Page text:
July 7, 2014

A Visit to Peter's

 

Ship historian and journalist, Peter Knego, began the second part of his life by doing something unique.  He salvages art, furniture, ceramics, and other things from ships that have been beached for demolished on the Sands of Alang.  Some things he sells to “pay the bills.”  Other items have touched his heart deeply.  He’s making these things a part of his new home.
 

In Peter’s living room, this Russian mural came from the Hamburg but does not have a signature.  The muster station sign remains intact at the bottom left.  Behind George are etched glass, and metal railings from the Empress of Canada. 


My biggest problem was either to take pictures and probably forget what ship the item came from, or take notes.  I took pictures.  I remember that the dramatic Pulitzer designed chairs in this room came from the MV Augustus, sister ship to the Andria Doria.  The sofa in Peter’s Living room came from another ship.  The upholstery is original. 

 

Emanual Luzatti sculptured panels adorn many areas of the house and offer a wonderful depth to the environment.  


Doors, Peter has doors.  These have just been placed in the opening to his office.  “Nothing is done yet,” he reminds us as we tour us through this wonderful new world.


Here Peter’s desk looks out into the yard.  It was the Captains desk from a famous Cunarder.  Cupboards and other furniture fit perfectly into the spaces in this modern home.


Out in the hall lives a stunning bas relief.



Close up.



Luzati’s work fits perfectly into this eclectic home.



Peter telling the story held within this mural, which now lives in Peter’s guest bedroom.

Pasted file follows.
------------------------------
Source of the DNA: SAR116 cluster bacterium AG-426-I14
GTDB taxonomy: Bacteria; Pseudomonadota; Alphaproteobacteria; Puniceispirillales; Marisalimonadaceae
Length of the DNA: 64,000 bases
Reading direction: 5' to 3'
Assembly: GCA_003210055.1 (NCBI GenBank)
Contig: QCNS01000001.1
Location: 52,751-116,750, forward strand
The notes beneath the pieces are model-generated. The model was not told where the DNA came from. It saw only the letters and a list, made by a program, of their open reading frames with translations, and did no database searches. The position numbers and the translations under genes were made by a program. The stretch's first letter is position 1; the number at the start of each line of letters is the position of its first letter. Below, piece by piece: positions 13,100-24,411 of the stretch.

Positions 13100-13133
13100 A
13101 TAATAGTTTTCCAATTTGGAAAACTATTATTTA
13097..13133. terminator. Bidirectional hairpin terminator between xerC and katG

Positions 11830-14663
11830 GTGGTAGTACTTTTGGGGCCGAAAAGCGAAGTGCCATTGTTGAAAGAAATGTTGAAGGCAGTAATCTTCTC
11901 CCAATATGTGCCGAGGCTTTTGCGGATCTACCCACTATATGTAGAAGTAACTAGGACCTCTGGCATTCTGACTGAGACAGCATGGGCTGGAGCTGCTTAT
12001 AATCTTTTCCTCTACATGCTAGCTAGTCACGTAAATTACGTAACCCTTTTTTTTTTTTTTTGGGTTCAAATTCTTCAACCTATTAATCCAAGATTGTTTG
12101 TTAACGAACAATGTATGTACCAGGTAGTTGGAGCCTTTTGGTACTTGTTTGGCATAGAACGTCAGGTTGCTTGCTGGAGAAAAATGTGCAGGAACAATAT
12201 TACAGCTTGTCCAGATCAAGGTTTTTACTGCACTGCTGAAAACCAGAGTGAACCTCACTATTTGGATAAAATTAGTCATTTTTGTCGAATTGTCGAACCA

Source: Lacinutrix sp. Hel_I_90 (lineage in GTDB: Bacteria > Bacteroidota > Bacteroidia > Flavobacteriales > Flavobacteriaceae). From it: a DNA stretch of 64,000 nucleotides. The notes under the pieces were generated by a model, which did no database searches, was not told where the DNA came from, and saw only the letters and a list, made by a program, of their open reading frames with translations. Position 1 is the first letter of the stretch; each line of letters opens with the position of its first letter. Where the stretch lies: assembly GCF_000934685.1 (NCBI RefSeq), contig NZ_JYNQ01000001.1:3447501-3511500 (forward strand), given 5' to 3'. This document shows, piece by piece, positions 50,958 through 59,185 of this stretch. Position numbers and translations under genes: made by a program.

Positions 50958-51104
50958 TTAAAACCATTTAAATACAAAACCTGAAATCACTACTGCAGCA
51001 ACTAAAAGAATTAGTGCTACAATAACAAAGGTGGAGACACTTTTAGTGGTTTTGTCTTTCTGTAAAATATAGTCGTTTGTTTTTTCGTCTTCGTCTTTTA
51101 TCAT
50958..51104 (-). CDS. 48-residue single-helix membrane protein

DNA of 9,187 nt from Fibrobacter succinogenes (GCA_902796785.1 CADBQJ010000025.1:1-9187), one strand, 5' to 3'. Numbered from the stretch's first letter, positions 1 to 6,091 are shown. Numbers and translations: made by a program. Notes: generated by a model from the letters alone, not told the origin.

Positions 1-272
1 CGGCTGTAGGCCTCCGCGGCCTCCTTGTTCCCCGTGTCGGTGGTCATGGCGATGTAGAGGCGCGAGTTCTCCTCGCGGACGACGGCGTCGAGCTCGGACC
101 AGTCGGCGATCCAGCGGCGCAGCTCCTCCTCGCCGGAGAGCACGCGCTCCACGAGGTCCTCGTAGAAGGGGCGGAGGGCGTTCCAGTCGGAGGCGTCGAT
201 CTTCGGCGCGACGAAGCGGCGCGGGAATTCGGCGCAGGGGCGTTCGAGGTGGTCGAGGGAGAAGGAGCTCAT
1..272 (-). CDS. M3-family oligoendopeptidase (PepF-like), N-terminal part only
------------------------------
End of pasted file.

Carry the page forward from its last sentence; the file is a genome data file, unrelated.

Art everywhere.  I took hundreds of pictures, and sit here struggling to show you some of them but not overwhelm you.  Below are links to Peter’s page and that of a few of the artists.  I’ll share more with you later.







6 comments:

  1. Peter would love the house across the street. Constructed by a ship builder, it consists of five or six levels joined like decks and full of wonderful fitted woodwork on floors walls and ceilings.

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  2. The Carnegie Museum here in Pittsburgh has a fabulous mural from a ship. I don't remember ship or artist's name, but the next time I go there, I check it out and let you know.
    Love the pictures.

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  3. Lovely transitions and saving of important works of art. These would have been lost and what is important is he worked at keeping the provenance. What a lovely home.

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  4. That is truly amazing stuff! WOW!

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  5. Mage, I'm so touched and honored to be featured in Urban Archaeology. Thanks so much for coming to visit and for taking the time to share with your readers. Hope to have you and George back soon!

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